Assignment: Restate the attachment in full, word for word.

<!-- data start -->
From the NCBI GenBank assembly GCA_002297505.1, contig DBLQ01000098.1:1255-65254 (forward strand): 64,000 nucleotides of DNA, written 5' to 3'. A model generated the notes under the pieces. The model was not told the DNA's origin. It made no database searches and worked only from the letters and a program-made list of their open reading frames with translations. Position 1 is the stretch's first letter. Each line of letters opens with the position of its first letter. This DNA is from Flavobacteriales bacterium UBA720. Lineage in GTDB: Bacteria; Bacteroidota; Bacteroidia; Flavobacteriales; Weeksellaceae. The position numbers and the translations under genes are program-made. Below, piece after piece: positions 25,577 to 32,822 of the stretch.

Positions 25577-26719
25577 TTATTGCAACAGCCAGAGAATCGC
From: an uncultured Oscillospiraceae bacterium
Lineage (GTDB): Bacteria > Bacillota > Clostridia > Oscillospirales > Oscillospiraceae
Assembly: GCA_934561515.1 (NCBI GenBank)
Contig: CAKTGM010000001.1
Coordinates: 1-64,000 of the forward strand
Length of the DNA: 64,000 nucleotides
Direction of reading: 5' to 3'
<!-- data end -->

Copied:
From the NCBI GenBank assembly GCA_002297505.1, contig DBLQ01000098.1:1255-65254 (forward strand): 64,000 nucleotides of DNA, written 5' to 3'. A model generated the notes under the pieces. The model was not told the DNA's origin. It made no database searches and worked only from the letters and a program-made list of their open reading frames with translations. Position 1 is the stretch's first letter. Each line of letters opens with the position of its first letter. This DNA is from Flavobacteriales bacterium UBA720. Lineage in GTDB: Bacteria; Bacteroidota; Bacteroidia; Flavobacteriales; Weeksellaceae. The position numbers and the translations under genes are program-made. Below, piece after piece: positions 25,577 to 32,822 of the stretch.

Positions 25577-26719
25577 TTATTGCAACAGCCAGAGAATCGC
From: an uncultured Oscillospiraceae bacterium
Lineage (GTDB): Bacteria > Bacillota > Clostridia > Oscillospirales > Oscillospiraceae
Assembly: GCA_934561515.1 (NCBI GenBank)
Contig: CAKTGM010000001.1
Coordinates: 1-64,000 of the forward strand
Length of the DNA: 64,000 nucleotides
Direction of reading: 5' to 3'